Watch the CEO Chat:
For our first ever CEO Chat Google Hangout, Batchbook CEO Pamela O’Hara sat down for a conversation with Chris Byers, CEO of Formstack.
Watch the video for the whole conversation. Here are a few of the highlights:
What do you do to help grow your business?
When talking about how to grow your business, Chris pointed out that from the outside it often looks easier than it really is. It takes constant work, testing new things, and adjusting. At Formstack they do a lot of inbound marketing, Google Ads (testing and trying and tweaking), SEO, and consistently put out good content that will attract customers.
He also mentioned that it is important not to get stuck on one way of doing things. They try a lot of different ideas all the time, especially focusing on low cost creative ways to find new customers. Right now, they are working on making Formstack more embeddable into other software, with a focus on growing through integration partnerships.
More than anything, Chris said, it just takes time to build buzz, a good reputation with customers, and a word of mouth engine that brings in a stream of new customers. The biggest area of focus should be making your product better, so that this natural engine of growth can take off as more people find and fall in love with your product.
Pamela said that Batchbook has also taken a try it and adapt approach. We’ve tried things like AdWords, but have had the most success with good partnerships and integrations with other software. We also focus heavily on customer service and building a good relationship with existing customers, which helps build the buzz.
She also cautioned that a business owner shouldn’t commit to one strategy just because it worked for someone else. Test things out for yourself and find the best path of growth for your business.
What do you do to maintain the culture of a start up as you grow?
Chris says they reached a point where this became an issue almost accidentally. As they hired people, the size of company put pressure on the culture. They have had to go back and document some of that early culture, and find ways to encourage it as they continue to grow. They’ve hired a “culturist”, who is in charge both of documenting the culture and hiring the right people to fit within it.
The goal is to maintain a fun and productive culture, even as the number of employees scale up. Chris also says that he has been more focused on crafting the vision for the company. With a small group, everyone tends to naturally share the vision. But as your business grows, you need to be sure to cast the vision to everyone to get them excited and on board.
Pamela said that Batchbook is also in that stage of reaching “grown-up” status. We recently moved into a larger office in the “knowledge district” of Providence. Prior to that, we had a lot of people that worked many of their hours virtually. With the new office space, people are keeping more regular hours at the office. We still keep the flexibility of a virtual work schedule, and have several employees that live out of state who are full time virtual. It takes balance to maintain a culture between on-site and off-site employees.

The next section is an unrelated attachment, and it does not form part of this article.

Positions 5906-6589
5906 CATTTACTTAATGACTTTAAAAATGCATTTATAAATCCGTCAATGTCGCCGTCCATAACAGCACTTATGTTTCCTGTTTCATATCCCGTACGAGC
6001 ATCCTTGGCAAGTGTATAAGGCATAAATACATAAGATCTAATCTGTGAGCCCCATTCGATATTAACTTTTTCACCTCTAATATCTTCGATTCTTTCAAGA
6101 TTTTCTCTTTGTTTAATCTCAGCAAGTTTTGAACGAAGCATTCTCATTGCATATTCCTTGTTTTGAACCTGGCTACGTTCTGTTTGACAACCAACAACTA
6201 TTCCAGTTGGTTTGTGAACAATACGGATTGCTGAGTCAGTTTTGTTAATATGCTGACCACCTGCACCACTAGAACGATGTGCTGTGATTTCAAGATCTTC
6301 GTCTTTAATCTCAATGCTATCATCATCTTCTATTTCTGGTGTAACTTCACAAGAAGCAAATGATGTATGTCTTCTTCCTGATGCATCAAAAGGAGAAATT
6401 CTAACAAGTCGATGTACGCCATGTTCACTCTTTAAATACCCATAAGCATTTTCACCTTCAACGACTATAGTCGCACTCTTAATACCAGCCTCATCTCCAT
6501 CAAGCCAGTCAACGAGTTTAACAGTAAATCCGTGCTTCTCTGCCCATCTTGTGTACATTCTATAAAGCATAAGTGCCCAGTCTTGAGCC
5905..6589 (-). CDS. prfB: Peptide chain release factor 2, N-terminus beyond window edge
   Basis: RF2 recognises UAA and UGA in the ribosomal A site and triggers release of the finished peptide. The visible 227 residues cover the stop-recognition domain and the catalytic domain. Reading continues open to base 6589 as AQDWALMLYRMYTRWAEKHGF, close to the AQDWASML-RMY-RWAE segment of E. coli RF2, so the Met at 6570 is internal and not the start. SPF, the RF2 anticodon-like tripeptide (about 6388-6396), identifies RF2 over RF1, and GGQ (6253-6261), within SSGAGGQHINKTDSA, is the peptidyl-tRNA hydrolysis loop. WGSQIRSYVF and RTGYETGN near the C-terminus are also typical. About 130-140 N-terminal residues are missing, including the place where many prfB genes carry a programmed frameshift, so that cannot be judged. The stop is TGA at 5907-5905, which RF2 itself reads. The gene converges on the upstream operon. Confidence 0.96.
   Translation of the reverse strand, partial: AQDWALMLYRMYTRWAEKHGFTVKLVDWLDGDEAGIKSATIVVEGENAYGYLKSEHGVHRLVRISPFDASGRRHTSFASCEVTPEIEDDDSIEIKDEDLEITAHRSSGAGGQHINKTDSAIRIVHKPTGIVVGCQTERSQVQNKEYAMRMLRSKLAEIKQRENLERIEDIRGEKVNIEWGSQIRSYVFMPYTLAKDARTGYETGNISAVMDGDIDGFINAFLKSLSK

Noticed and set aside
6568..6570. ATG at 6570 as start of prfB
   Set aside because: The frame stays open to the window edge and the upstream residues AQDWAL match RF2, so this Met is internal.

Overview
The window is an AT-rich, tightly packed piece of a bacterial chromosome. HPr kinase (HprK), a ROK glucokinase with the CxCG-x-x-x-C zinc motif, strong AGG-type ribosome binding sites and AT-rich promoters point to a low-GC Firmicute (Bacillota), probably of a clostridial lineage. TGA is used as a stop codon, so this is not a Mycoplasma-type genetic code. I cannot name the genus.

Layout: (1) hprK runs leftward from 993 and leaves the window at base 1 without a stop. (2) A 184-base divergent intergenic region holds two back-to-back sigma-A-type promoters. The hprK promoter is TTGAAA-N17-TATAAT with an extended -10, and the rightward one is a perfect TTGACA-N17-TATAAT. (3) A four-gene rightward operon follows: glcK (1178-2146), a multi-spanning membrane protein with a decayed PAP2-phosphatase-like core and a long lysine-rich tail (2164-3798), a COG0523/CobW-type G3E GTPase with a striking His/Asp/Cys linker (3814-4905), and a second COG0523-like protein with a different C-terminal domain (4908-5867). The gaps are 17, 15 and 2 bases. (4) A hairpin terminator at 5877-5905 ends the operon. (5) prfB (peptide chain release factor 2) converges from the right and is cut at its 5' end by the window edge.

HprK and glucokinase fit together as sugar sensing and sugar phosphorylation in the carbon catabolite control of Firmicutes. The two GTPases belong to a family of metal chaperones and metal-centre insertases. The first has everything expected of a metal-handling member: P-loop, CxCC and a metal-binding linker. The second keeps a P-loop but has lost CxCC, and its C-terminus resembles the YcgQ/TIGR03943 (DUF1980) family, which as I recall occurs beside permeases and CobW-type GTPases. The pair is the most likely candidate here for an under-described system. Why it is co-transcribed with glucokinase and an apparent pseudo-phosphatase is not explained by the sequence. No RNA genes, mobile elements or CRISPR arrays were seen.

To help maintain a culture, Pamela says, its important to invest in communication. For Batchbook, that means including virtual people in meetings via Skype and having everyone come in to Providence a few times a year. Even if you work in a small office with a few folks, you need to invest in open communication, whether in terms of software to make sure everyone is on the same page or in terms of business practices to encourage collaboration.
How do you develop a good culture in the first place?
Pamela said that developing a good culture is a combination of things. First, it is important for business leaders to have some sense of purpose. When founding Batchbook, she wanted a family friendly company where work schedules could be flexible around life events. Equally important is hiring fun, bright, people who share the values of the founder. This way, those original ideas can be reinforced and grow organically.
Chris’s experience is a bit different, as he took over as CEO after the company had been established. There was already a culture in place. He says in this case, it is important for a CEO to respect the culture, but it is equally important to put your own unique stamp on it. Good leaders lead based out of who they are.
He says developing a culture is a mix of intentional choices and things just sorting themselves out. He notes that culture tends to change as new people get hired, often with different interests. This is okay, as long as they don’t veer the company too far out of its existing culture.
Next CEO Chat
Be sure to join us live for our next CEO Chat, on September 21st at 1pm EDT. Stay tuned on the blog and follow us on Twitter @batchbook for updates.